Founders Corner: The Mission to Fight Veteran Unemployment
A year ago today I was driving back from a Veterans unemployment conference in Detroit. The VA sponsored the conference because Veteran unemployment was still double the national average, with disabled Veteran unemployment off the charts. After several days of speeches, seminars, political photo ops, and glad-handing, all the good intentions in the world hadn’t come up with anything like a solution.
Traffic was backed up, so I spent a lot of time staring out at the billboards as they inched past. “Shop for the Veterans.” “Twist a cap for Veterans.” “Grill sausage to welcome home the Veterans.” and dozens of others imploring others to do something (namely, buy their product) in the name of Veterans.
The disconnect was offensive.
Never had the “Veteran brand” been more popular; American big businesses recognized it, and were cashing in on it. Trouble is, they’re making money on the backs of Veterans, even as Veterans are breaking their backs simply trying to find employment.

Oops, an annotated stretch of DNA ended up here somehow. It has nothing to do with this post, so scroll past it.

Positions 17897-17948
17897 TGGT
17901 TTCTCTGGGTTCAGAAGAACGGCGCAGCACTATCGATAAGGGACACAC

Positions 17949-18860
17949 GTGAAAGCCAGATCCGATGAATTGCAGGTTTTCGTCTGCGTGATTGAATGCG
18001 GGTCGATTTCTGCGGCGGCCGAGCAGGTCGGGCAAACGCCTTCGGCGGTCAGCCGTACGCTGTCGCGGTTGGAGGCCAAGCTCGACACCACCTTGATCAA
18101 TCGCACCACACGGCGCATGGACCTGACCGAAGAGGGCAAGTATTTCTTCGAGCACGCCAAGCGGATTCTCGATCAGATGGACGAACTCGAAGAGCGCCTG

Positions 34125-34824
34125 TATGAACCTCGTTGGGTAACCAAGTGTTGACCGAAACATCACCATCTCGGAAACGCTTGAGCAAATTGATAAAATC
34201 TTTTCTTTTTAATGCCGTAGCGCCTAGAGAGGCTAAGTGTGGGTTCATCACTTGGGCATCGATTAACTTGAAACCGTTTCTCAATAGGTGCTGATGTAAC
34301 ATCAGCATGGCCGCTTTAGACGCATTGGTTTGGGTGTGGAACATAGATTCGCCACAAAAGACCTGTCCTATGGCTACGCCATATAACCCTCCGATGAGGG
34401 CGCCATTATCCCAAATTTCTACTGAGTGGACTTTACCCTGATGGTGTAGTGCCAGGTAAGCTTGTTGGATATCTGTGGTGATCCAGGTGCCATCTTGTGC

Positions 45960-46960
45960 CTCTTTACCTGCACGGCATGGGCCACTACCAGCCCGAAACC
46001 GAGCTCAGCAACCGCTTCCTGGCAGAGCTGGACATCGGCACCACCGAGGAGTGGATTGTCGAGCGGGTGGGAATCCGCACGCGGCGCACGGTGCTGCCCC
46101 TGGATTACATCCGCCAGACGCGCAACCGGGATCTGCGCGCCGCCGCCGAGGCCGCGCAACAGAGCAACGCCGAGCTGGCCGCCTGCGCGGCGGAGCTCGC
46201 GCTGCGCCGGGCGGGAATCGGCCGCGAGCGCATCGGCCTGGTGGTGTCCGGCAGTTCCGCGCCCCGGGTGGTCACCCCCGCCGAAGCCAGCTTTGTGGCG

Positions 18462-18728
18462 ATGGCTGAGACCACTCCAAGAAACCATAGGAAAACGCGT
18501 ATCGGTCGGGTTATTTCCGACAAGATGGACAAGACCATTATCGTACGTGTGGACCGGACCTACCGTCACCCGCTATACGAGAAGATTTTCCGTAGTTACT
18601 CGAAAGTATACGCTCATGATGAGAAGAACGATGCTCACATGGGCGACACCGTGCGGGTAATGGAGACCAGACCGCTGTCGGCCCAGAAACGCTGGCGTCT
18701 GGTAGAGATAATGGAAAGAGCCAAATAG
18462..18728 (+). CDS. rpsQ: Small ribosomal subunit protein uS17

Some advertisers were making token contribution to Veterans causes (a small fraction of the cost of the advertising campaigns proclaiming their support), while other advertisers made no attempt to support Veterans. All were using our brand to entice consumers to feel better about their brand.
I felt we needed to take back the Veteran brand, and make it the property of those who earned it. With a background as a senior executive in the alcohol industry, I conceived of a beverage company intended to be like no other. Veteran owned, and 100% staffed. From brewers to truck drivers, executives staff to sales force. The products would reflect our service and the company as a whole would be akin to the military–unit above self, and mission over all.
A year later, we’re on the verge. Our products are in final development and in their last stages of market screening. The feedback has been overwhelming. Distributors have lined up asking to carry our products because they believe in what we’re trying to achieve. Still, there’s a lot to do before we go to market, and these next 128 days (but who’s counting?) are going to be hectic. I’ll be posting regularly with updates.